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I was torn between calling this post "An Outbreak of Politial Correctness" or "Has the World Now Completely Lost All Its Senses". I chose the former - please let me know if I got it wrong.
Chez Hopson we've been suffering from a Christmas outbreak of Political Correctness which defies belief - let me elaborate:
The MinL's birthday is exactly one week before Christmas and the SinL came down to celebrate and took her beloved nephews (G&T) shopping for pressies. As per the Hopson family tradition they visited a well known store where all items cost £1 (the shop name starts with Pound and ends with something to do with terra firma - you know the one). G decided to buy Granny a box of Liqueur Chocolates (for £1) but, when he got to the till, was asked his age. He, honestly, replied "17" and was told he wasn't allowed to buy them as he was "underage". Auntie (who is 49) stepped in and said she would buy them but was told she couldn't as she was obviously buying them for an underage nephew. The Manager was called. He agreed that, under the circumstances, auntie could buy the chocolates and everyone could go home happy.
But that got us thinking - if said shop is selling said chocolates only if you're "overage" that presumably implies that they have some alcohol in them and, in that case, said shop should have a liqueur licence (which it doesn't).
We move on a week to Christmas Eve. Same scenario except the chocolates were for me and FB was in attendance. For the avoidance of doubt - FB can be quite loud when he wants to be. G went to the checkout with the chocolates. Was asked his age. Was told he couldn't buy them. Summoned Dad. FB (very loudly) stated that, if G was underage, could he see the shop's liqueur licence please. The queue (which was very long - it was Christmas Eve remember) went silent. The Manager was called. FB was allowed to buy the chocolates for G. Apologised to the staff (very loudly) agreeing that it wasn't their fault but the world has gone mad.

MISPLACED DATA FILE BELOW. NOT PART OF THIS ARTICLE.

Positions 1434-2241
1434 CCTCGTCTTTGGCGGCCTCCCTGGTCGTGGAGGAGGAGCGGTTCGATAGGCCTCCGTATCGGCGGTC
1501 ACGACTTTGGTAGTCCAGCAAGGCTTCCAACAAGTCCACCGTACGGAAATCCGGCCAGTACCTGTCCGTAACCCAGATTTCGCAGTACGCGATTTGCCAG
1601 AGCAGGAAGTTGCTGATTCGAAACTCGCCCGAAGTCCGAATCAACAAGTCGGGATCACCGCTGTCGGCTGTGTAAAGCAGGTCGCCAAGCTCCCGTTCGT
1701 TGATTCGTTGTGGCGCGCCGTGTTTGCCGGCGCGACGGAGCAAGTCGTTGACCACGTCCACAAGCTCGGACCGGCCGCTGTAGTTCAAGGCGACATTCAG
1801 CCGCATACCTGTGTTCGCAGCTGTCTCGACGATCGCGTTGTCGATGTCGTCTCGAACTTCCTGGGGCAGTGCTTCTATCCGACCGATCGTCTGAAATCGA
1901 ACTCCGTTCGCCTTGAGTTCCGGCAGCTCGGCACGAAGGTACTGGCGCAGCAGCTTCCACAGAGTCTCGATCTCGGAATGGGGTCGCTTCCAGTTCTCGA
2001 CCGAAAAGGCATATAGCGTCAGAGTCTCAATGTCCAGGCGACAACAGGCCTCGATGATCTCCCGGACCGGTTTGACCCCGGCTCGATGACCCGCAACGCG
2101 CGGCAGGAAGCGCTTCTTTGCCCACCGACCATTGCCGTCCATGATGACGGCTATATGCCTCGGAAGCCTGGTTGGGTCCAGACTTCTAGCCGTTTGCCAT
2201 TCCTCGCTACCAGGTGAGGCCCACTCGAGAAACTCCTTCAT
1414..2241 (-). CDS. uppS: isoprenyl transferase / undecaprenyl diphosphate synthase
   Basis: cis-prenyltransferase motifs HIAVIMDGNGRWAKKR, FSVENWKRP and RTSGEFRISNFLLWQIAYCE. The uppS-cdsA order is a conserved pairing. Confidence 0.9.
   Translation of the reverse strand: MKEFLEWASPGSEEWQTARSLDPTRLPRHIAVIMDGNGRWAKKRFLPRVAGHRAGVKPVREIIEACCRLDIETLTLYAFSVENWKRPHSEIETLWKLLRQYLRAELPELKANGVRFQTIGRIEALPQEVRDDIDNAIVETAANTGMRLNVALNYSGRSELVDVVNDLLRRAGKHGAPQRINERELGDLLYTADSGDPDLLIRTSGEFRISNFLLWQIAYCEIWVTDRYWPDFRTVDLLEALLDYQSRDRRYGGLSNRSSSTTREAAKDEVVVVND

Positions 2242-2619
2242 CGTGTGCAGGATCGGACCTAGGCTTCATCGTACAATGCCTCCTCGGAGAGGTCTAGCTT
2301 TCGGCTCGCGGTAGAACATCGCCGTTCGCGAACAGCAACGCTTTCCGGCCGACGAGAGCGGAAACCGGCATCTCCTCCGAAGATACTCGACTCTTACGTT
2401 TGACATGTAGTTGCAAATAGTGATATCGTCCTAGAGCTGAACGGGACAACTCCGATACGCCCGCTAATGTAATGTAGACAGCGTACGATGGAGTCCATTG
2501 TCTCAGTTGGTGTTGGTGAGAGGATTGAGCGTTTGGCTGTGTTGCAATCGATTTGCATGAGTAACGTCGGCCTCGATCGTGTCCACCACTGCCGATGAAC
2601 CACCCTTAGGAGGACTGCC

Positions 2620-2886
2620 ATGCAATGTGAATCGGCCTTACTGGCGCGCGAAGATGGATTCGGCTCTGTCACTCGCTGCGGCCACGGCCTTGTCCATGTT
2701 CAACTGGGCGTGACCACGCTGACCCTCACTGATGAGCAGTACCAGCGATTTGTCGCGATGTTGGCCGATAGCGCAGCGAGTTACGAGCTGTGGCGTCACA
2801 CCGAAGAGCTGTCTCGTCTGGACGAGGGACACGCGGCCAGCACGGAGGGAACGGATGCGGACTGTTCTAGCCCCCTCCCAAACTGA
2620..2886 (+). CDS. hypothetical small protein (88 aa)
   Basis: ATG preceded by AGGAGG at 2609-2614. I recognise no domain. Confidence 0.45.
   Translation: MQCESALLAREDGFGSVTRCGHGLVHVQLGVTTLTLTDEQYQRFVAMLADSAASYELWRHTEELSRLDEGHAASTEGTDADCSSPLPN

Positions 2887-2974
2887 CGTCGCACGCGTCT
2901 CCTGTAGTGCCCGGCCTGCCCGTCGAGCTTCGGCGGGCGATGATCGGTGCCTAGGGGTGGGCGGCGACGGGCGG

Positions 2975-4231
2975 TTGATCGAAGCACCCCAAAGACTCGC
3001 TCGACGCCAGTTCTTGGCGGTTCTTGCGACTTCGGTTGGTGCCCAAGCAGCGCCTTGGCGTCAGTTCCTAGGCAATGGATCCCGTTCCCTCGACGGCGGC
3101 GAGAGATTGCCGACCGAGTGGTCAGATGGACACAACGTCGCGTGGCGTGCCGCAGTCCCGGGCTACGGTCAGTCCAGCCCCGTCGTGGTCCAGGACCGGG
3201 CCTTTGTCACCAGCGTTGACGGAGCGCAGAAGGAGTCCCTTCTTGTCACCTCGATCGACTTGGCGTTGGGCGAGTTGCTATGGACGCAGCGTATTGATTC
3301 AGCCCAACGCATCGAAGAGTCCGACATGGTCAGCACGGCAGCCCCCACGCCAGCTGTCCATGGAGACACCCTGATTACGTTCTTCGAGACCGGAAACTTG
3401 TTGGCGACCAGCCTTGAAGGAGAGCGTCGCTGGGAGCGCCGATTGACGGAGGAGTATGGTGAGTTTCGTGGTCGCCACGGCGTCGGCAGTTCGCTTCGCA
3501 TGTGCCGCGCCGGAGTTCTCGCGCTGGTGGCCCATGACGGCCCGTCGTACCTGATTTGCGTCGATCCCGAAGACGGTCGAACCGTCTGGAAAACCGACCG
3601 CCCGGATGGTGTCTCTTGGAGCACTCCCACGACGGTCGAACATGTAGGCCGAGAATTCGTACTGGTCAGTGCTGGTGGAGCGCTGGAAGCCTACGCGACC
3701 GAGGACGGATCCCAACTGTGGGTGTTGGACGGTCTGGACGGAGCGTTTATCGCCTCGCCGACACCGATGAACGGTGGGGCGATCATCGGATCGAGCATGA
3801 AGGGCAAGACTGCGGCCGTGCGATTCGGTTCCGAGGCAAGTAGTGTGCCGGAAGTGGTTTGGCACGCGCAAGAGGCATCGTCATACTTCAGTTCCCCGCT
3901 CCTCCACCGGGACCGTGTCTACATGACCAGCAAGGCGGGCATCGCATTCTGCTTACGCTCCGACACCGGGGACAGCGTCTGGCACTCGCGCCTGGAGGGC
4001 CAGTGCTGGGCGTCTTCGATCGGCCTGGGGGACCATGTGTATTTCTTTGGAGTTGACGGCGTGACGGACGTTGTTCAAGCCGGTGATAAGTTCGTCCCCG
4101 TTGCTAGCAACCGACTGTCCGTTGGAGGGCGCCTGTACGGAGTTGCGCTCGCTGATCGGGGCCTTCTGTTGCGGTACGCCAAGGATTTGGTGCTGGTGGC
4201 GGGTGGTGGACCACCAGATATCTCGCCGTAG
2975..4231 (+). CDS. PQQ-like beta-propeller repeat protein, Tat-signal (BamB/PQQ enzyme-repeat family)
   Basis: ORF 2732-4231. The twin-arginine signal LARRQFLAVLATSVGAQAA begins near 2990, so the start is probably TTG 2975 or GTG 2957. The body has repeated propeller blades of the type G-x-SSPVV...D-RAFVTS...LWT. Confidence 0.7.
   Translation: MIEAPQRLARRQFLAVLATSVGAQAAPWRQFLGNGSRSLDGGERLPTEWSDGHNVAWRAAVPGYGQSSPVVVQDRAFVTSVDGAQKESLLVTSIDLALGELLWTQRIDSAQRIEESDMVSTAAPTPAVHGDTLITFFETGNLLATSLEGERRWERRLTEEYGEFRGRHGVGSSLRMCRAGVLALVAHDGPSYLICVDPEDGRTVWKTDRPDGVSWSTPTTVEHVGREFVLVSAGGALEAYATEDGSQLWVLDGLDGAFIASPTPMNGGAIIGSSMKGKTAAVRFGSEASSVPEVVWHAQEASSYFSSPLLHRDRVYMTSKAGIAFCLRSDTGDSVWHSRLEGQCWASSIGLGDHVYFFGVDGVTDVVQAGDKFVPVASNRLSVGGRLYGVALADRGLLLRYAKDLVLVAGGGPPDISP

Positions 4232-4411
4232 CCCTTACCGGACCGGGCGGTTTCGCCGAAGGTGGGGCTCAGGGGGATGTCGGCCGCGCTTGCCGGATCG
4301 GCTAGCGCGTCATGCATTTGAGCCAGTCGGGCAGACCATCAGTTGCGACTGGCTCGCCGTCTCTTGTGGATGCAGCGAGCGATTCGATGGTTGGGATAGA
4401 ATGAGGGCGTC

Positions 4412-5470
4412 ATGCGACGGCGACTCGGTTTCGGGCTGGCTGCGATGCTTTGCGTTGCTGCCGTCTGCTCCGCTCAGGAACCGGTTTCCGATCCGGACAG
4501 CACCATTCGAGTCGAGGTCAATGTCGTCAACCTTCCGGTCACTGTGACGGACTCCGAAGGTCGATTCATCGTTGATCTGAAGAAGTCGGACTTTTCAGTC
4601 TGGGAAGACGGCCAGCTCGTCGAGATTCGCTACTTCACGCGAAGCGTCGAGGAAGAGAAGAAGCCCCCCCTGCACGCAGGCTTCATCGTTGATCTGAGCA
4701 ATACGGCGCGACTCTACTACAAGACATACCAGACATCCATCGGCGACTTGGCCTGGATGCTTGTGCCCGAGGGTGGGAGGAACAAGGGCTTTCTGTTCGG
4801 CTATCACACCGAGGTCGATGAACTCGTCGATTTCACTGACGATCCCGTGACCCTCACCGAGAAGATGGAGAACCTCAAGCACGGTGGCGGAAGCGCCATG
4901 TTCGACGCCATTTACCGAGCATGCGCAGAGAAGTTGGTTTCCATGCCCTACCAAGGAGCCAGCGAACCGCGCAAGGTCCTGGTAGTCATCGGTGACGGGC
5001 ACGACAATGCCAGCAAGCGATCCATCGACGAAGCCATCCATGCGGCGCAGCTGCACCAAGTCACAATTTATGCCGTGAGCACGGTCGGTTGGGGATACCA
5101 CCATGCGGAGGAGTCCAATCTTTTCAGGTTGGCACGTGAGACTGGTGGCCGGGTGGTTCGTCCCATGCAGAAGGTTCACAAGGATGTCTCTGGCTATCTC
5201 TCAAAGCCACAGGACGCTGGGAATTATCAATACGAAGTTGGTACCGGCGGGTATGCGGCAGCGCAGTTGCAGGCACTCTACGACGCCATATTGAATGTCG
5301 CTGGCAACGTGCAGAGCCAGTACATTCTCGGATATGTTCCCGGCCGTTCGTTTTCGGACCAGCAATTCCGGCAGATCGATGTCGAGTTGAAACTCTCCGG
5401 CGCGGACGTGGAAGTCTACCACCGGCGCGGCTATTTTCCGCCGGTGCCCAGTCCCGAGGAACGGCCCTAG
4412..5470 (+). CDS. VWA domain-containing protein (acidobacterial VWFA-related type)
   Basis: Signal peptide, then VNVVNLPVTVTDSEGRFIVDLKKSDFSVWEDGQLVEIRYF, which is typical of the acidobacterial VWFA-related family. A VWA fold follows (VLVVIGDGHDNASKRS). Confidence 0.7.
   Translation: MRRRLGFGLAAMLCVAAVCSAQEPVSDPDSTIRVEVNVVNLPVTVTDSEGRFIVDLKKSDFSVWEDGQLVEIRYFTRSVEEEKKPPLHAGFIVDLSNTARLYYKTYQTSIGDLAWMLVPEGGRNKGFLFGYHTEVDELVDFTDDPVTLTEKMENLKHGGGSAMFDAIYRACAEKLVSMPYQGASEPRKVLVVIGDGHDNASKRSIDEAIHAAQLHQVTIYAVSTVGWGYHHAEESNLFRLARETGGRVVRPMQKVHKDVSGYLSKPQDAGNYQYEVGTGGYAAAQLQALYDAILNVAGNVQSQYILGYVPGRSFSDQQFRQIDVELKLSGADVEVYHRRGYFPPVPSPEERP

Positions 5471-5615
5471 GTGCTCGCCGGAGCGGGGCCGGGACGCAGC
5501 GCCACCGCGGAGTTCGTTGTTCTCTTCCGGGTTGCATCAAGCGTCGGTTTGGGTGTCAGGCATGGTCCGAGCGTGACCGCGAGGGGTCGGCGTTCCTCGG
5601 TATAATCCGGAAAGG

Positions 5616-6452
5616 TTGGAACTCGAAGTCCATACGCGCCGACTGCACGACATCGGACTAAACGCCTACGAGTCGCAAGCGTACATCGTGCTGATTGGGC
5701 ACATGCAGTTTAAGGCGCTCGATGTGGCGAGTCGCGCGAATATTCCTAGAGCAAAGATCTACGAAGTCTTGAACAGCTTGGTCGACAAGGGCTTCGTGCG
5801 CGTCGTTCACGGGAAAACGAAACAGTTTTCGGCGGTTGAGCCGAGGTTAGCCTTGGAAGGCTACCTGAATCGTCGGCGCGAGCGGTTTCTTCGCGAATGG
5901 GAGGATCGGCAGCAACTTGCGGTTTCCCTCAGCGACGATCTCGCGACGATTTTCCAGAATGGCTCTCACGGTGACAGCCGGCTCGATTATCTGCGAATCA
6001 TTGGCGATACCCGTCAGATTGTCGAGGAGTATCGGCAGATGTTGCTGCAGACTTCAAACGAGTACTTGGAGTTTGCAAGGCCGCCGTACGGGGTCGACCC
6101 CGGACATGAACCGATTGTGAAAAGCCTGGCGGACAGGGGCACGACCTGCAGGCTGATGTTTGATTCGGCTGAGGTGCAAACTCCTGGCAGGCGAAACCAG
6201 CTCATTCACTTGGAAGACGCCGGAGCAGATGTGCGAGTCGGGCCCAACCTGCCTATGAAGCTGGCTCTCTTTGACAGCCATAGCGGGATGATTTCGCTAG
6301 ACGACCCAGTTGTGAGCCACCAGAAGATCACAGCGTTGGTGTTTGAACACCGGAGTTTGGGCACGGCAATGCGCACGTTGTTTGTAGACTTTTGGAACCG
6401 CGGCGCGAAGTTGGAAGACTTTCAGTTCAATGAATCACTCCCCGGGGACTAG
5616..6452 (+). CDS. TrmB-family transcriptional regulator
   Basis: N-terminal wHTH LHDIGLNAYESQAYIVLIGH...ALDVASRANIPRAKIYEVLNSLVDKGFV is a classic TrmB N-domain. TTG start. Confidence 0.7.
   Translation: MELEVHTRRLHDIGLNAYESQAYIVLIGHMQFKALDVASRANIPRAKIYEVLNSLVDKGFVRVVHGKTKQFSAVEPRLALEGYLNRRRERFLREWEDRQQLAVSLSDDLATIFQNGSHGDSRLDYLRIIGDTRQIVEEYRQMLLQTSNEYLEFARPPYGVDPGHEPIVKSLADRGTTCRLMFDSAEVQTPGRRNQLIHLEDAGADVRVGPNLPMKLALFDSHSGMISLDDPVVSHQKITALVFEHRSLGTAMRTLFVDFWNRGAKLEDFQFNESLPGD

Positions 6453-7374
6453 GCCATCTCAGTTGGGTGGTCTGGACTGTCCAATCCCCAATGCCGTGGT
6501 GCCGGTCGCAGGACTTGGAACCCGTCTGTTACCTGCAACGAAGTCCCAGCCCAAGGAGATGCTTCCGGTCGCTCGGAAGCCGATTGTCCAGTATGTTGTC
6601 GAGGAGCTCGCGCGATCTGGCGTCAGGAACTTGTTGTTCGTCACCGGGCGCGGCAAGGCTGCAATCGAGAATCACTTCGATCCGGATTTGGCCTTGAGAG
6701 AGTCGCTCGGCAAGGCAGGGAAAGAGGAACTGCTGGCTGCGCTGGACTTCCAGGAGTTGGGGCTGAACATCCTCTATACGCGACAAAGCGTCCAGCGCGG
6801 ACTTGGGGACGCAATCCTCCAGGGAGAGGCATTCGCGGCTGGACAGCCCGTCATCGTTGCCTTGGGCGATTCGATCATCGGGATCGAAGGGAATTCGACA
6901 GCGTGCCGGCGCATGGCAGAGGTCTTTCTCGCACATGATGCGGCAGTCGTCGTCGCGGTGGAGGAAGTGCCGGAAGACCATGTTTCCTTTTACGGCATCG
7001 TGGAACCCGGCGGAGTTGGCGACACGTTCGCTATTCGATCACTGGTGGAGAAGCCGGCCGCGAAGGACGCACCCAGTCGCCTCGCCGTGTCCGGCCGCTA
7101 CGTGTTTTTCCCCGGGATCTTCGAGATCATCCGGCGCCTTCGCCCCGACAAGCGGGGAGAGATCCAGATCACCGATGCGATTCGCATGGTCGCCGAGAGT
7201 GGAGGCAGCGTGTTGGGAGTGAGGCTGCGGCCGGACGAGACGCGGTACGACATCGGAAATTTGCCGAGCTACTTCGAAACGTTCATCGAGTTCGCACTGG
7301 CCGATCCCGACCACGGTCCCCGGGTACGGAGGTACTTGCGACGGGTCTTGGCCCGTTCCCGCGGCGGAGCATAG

Half an hour later, MinL went into same shop. All Liqueur Chocolates had been removed from the shelves.
Now G posted this all up on his Facebook page and had a raft of replies. The 2 most ridiculous are as follows:
one friend of his (aged 17) went into same shop to buy a screwdriver to do some repairs to his bike and wasn't allowed to buy one as, apparently, you have to be 21 to buy a screwdriver these days;
another friends (also 17) who has passed his driving test (and is, therefore, allowed to drive around our roads in a potentially lethal metal box [he's a very sensible driver but you get my drift]) went into a large well known supermarket (beginning with T - you know the one) and wasn't allowed to buy plastic knives and forks for a party. Apparently he's too young (you have to be 18 to buy plastic knives and forks). This one defies all logic and thought processing for any sensible, reasonably sane adult.
It just makes me wonder if it's the few bad teenagers ruining things for the many or, in fact, are they bad because they have so many ridiculous restrictions put upon them. Let's face it, most teenagers aren't going to go to the park bench and get bladdered on liqueur chocolates, or stab someone with a screwdriver or, indeed, do untold damage to someone or something with a plastic knife and fork.
Is it me?!!